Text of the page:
(7) A copy of the latest information provided for in Section 1375.1.

(8) Any change in the association’s current regular and special assessments and fees which have been approved by the association’s board of directors, but have not become due and payable as of the date disclosure is provided pursuant to this subdivision.

These are a lot of items to provide. And the timeframe for providing these materials is limited. The statute says: “Upon written request, an association shall, within 10 days of the mailing or delivery of the request, provide the owner of a separate interest with a copy of the requested items specified in paragraphs (1) to (8), inclusive…”

These are not the only items that are commonly requested these days. An escrow demand often consists of additional requests for things like:(1) Minutes of the meetings of the Association and Board for the last 12 (or sometimes 24) months.

(2) A [non-standardized] lender certification questionnaire that ranges from 5 or 6 questions to 3 or 4 pages.

(3) Response to telephonic requests, on demand.

(4) The right to attend an association meeting.

(5) Information about insurance carried by the Association.

(6) Information about litigation, if there is any pending.

None of these items (1)-(6) is part of CC 1368. These items, save number (1), all carry legal ramifications, and therefore, the manager or association representative needs to check with legal counsel before completing or returning the items. This takes time and costs money. A $50 or $100 transfer fee does not cover all the costs involved in satisfying a seller’s requests and a realtor, an escrow officer and a lender’s “demands.”

Yet, as you can see by the language in the statute, the legislature has attempted to trim all “fat” off of the transfer fee entitlement.


The CID industry includes realtors, title companies, and lenders and all can be well served by new services offered through technology that speed up and ease the processes. Consider that companies like CONDOCERTS.com are offering management companies and associations the opportunity to put their documents on the web, so realtors, title companies, and lenders can get them without having to contact anyone. The lender, title officer or realtor often pays the fee. What a concept! Some standardization is generated by providing questions and posting information that managers can update with the push of a button, information that satisfies most lenders. A lack of standardization has been one of the biggest complaints in the industry. Of course, there are still other things that require association or management response with regard to a sale or refinance. And the charge to get these documents quickly in this manner has a built in “rush” element to it, i.e., instant gratification! No one has to wait 2 or 3 or 10 days. The interesting dichotomy here is that everyone wants the information faster, and upon demand, but many are resistant to paying for it.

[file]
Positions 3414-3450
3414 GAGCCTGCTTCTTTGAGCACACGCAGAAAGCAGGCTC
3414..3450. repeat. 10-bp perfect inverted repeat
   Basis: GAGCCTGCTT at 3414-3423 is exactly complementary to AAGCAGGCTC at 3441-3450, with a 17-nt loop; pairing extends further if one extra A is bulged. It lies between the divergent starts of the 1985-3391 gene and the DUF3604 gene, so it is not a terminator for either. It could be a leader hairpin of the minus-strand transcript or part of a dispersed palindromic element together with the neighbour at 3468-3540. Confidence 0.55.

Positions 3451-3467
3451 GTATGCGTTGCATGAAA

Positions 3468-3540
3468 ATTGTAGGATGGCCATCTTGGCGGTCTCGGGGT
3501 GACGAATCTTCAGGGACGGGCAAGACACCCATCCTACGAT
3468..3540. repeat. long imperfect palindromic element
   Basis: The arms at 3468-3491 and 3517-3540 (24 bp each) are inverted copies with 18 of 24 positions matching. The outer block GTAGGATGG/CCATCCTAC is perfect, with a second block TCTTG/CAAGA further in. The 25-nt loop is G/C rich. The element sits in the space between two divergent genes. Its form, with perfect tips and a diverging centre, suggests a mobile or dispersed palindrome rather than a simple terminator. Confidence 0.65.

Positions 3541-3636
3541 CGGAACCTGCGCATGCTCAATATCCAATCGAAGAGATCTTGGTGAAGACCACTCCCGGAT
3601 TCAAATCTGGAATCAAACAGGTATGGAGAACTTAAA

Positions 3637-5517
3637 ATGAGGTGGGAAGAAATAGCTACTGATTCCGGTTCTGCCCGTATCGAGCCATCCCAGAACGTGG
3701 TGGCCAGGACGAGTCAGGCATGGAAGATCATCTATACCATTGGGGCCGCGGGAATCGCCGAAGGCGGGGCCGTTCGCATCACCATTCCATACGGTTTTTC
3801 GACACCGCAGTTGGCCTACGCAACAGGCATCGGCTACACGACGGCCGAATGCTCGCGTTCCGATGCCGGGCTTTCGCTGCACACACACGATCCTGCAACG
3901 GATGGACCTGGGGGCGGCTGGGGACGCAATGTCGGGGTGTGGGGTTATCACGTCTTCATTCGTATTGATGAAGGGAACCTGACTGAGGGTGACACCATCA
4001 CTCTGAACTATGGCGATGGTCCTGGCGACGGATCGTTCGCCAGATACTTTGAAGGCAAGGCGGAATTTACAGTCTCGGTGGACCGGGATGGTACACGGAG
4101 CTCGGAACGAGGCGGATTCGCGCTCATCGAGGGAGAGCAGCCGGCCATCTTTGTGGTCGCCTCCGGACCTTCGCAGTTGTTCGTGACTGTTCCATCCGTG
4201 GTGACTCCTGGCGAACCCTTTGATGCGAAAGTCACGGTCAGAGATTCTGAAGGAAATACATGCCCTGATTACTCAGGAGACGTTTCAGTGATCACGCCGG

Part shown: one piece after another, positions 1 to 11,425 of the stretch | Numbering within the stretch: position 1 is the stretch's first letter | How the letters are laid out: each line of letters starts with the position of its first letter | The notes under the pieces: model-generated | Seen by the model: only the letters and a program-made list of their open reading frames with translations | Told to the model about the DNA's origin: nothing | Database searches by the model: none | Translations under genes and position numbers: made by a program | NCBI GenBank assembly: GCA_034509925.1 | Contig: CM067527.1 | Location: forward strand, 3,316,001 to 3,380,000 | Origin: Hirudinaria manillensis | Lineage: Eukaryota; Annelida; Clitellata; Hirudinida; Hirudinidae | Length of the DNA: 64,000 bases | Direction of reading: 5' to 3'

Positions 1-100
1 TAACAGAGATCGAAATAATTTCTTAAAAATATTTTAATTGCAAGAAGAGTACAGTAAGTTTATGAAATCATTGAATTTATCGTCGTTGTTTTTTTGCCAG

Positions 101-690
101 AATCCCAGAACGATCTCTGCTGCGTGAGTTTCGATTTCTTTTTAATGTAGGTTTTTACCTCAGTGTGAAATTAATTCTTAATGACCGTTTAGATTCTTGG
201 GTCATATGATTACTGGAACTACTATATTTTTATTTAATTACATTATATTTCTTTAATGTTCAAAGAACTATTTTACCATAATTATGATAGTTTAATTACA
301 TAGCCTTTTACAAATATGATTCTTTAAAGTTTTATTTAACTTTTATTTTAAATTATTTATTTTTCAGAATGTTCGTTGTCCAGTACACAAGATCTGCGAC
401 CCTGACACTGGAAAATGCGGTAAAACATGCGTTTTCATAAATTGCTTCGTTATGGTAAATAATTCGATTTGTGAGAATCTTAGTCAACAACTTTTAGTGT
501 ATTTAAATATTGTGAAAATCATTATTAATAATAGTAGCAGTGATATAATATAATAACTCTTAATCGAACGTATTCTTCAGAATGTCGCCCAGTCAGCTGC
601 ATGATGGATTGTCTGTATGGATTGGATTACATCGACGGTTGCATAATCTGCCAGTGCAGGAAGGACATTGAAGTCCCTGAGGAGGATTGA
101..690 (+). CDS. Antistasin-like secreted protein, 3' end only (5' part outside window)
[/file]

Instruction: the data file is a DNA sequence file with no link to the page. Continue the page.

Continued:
As far as I can tell, these are some viable suggestions:

  • Stop using the term “transfer fees” to describe charges related to sales and refinances.
  • Adopt the Mortgage Lenders practices of providing explanatory disclosures explaining financing and refinancing fees and costs, so that people understand why they have to pay fees.
  • Break down the charges according to the service being provided as some of the management companies and associations have done into categories like:
  • Phone calls fees
  • Document production fees
  • Copy Costs
  • Document delivery fees
  • File Review or Investigation fees (to check for outstanding violations on the property)
  • Lender/Escrow Certification Form fees
  • Certification of Assessments fee
  • Civil Code 1368 form completion fees
  • Occupancy percentage investigation and Certification fees
  • Update membership records fee
  • Special Litigation Check and Letter fees
  • Attorney Review Fees (for special forms or requests)
  • Fees for amenity use cards, gate and recreational facility passes and/or keys
  • Update Emergency Information fees
  • Rush Fees

If your Board decides that the services involved in transfer of memberships and refinances should be a cost of doing business and not a cost of sale for Seller, that is an option. You certainly could escape any possibility of being challenged for charging burdensome or unfair “transfer fees”. However, keep in mind that the costs have to be absorbed into the budget which, for many associations, are already stretched to the max with rising costs for utilities, insurance, water, and maintenance of infrastructure. And also keep in mind that there is a good chance the reserve savings laws will be beefed up in the coming years and a substantial number of Associations will have to impose extra assessments or increase regular assessments to fund the reserves. Consider whether it is a good business decision to absorb all fees related to transfer of records. I suggest that a reasonable balance should be established.

By Beth A. Grimm, Esq., an educator and an attorney who practices exclusively in the area of homeowner association law. She is an active member of two ECHO RESOURCE PANELS (EAST BAY AND LEGAL) and is a frequent contributor to the ECHO JOURNAL and other CID industry publications in California. She is also an author of additional publications, and offers lots of free information at http://www.californiacondogurul.com.